President Barack Obama is giving General Motors 60 days to develop a new survival plan without chairman and CEO Rick Wagoner, and is setting a 30-day deadline for Chrysler to either partner with
Fiat or shut down, Justin Hyde and Tim Higgins report. The ultimatums come with promises of additional aid, including up to $6 billion for a Chrysler-Fiat partnership. The administration will attempt
to ease workers' concerns by appointing a director of auto recovery, and will back the warranties of GM and Chrysler vehicles in an attempt to keep shoppers coming.
Freep's Tom Walsh says "simple math" cost Waggoner his job. Just like a coach on a losing streak, Waggoner's "team lost
more than it won in his eight years at the helm." In recent interviews, Obama seemed to go out of his way to point out the mistakes of Detroit-based automakers, even as he expressed a desire to keep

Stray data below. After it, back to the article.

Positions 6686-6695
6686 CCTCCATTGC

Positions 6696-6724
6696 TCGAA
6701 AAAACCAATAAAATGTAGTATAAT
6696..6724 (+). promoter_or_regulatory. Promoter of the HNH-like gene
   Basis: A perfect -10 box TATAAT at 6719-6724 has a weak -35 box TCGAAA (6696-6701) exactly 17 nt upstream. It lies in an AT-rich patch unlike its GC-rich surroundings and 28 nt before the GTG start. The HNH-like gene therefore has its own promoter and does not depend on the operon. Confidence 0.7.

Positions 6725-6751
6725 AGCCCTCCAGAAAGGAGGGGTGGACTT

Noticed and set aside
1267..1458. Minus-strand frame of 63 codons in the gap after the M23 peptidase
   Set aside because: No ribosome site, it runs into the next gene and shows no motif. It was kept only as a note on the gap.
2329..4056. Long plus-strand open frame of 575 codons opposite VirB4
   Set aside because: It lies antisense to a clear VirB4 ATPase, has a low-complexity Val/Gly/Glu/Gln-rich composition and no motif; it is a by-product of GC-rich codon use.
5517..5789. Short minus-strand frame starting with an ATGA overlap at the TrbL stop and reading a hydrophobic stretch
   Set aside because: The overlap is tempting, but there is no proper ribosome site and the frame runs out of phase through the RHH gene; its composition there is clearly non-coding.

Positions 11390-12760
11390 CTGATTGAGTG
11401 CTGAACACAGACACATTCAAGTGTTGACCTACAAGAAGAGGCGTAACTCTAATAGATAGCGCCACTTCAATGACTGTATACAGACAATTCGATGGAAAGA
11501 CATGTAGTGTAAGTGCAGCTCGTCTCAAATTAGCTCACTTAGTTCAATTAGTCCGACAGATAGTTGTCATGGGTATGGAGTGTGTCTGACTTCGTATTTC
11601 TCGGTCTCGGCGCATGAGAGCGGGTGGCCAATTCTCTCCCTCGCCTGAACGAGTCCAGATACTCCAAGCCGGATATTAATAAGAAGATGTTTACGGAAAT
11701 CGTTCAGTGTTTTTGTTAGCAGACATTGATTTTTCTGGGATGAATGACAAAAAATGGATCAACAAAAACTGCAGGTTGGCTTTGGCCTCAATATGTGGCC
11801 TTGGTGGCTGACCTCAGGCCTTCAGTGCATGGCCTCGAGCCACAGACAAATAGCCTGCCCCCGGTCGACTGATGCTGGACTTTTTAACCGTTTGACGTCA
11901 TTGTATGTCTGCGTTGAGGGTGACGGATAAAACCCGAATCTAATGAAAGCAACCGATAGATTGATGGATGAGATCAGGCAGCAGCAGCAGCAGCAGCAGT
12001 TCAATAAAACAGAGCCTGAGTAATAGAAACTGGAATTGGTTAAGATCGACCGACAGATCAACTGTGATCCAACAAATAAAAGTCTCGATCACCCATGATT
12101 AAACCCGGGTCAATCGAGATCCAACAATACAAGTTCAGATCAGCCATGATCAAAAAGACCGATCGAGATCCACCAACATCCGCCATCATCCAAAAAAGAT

them alive, Walsh says. "In other words, he was conveying hope for GM laced with skepticism about its leadership."
Online comments to this story are voluminous and
interesting. One reader -- who identifies himself as a former chief engineer at GM Argentina S.A. "ridiculously closed in 1978" -- says, "I see that many people try to blame anybody but GM management,
and this is not truth! Management disregarded what the market was looking for." Another blames the press for not reporting "the White House is behaving like a loan shark," adding, "Rick Wagoner is
stepping down for GM and for America."
The Los Angeles Times'
Ken Bensinger, meanwhile, writes that trying to assure the American consumer that everything is A-OK at the car companies for the past six months has "proved to be the marketing equivalent of
trying to stuff a Hummer into the trunk of a Corvette." So while the government has demanded the automakers cut debt, reduce costs and rework union contracts, it has done little to encourage car sales
in the short term. That's a major reason Ford steered clear of federal support.
"From a corporate reputation standpoint, we absolutely considered the impact that taking the [federal] loans would have," says Jim Farley, Ford's global head of marketing and communications. "Saying no to the money in D.C. was really a door that opened to us so we could start talking to our customers again."